Before the Celtics took a trip to Miami, Doc Rivers said Delonte West could possibly join the team in Miami. West never did.
Why not? Because being in Boston was better for him to stay in shape. (Jimmy Toscano, CelticsBlog)
“Four days in Miami, 85 degrees?,” said West. “I would have loved to been there and support my team, but this is where I needed to be, right here in this gym putting my time in. Those guys, they put their work in – they deserve four days in Miami. This is where I need to be right here.”
Anybody who turns down four days in Miami so he can stay in Boston, in November, to work on his jumpshot and conditioning, is okay with me.
That said, don’t expect West to be capable of playing 40 minutes in his first game on Wednesday, even if Rivers wanted him to. There’s quite a difference between being in shape and being in game shape, and West understands that. He’s anxious to see how his conditioning translates to the court.
He’s also happy that the Celtics just want him to be him.
“There’s no pressure,” he told Toscano. “Like I said, I know what I can do. I know what I bring to the floor. I’m very confident in what I’m able to do out on the basketball floor, and they’re not asking me to do anything that I can’t do. They’re not telling me to go out there and post up and get 30 rebounds (Editor’s note: aka to be Kevin Love). They’re just telling me to go play my game. That’s the best feeling ever, when they’re telling you that you being you is going to help this team out. So I think that’s going to be easy for me.”
Easier than sitting out the first ten games, for sure. West said the worst part of the suspension was missing locker room time. While his teammates listened to Rivers’s pregame speeches and took the court as a team, West could only watch on television. “It’s been a long two weeks for me,” he admitted.
West became the team’s biggest fan during his suspension. He watched his teammates on television (“I was up cheering, my neighbors banged on the wall a few times,” he said) and felt lucky to be a part of it. West told the Boston Globe, “It makes you appreciate being in the NBA all over again.”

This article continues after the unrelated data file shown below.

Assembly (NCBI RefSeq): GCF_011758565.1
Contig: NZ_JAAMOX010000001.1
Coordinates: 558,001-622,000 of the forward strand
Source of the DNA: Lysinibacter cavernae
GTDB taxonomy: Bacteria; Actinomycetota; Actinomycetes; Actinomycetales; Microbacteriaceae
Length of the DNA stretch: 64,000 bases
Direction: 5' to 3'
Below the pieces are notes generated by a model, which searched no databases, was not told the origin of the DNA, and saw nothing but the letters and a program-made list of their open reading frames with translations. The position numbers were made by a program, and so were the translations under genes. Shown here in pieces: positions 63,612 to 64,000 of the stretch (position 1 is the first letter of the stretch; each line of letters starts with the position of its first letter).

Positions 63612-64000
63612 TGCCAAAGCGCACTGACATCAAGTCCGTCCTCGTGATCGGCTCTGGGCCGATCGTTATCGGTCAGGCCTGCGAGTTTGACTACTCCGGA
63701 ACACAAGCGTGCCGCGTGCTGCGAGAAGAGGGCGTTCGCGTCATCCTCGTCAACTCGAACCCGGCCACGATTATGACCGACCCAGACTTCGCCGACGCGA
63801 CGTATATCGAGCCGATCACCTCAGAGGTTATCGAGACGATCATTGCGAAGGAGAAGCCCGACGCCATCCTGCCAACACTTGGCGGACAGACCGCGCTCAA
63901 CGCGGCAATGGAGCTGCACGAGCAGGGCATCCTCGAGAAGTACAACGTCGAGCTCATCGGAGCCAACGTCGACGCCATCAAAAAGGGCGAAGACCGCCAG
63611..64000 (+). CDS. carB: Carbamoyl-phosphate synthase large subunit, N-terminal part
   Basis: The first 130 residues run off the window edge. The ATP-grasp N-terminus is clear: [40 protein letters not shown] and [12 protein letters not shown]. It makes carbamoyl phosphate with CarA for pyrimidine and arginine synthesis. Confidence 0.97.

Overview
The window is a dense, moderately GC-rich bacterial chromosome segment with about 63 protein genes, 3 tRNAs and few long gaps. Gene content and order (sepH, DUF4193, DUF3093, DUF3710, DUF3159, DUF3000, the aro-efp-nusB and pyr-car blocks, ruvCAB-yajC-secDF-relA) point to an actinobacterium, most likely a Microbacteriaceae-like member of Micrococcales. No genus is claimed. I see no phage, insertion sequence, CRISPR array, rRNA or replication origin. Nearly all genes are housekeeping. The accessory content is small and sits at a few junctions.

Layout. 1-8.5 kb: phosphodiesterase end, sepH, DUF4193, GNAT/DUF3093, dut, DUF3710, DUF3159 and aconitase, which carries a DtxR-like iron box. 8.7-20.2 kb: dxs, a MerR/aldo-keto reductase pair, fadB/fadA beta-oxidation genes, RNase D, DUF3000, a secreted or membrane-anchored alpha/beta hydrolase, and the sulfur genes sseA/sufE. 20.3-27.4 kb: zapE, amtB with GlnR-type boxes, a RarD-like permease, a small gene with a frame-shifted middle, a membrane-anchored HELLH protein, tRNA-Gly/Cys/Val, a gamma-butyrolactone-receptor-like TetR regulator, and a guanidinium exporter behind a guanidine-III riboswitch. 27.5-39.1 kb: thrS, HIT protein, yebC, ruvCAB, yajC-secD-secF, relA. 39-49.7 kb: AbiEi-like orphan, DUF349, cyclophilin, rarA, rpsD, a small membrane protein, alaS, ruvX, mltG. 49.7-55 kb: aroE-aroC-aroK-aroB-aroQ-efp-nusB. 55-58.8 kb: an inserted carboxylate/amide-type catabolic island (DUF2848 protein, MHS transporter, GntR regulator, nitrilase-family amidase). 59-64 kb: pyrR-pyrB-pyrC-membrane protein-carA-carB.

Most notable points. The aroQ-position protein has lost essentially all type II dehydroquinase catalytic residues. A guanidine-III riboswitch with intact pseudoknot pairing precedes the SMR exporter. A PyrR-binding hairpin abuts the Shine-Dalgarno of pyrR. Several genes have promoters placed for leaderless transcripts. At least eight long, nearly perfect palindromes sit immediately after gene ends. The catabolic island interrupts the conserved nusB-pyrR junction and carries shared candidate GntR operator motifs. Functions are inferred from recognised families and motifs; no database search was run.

If watching on TV from afar was enough to make him appreciate being in the NBA, I can only imagine how playing Wednesday night will feel. West will return to a Garden crowd that first made him a fan favorite years ago, a Garden Crowd that appreciates the tenacity and hustle West brings to the floor each night. If any group of fans is ready to embrace West, even with his off-court issues of the past couple seasons, it’s Boston’s. The Celtics have history with West, and their fans grew to love West a long time ago.
West may not receive a lot of playing time right away (Doc Rivers said, “Just going to throw him in, see what his lungs can take, and see what he knows without taking us out of rhythm”), but he projects to become one of the bench’s top contributors. He should also lighten the load on Ray Allen and Paul Pierce, both of whom have played too many minutes in the early season.
“I’m just ready to go,” West told Toscano. “[I want to] help this team out the best way I can. If that’s Wednesday night or not, it doesn’t matter. I’m just happy to have the suspension behind me and able to know if my number is called I’ve prepared myself well to go out there and try to help out the best that I can.”
Let’s hope West’s best is what we expect. Missing West’s production, the Boston Bench Mob hasn’t been much of a mob.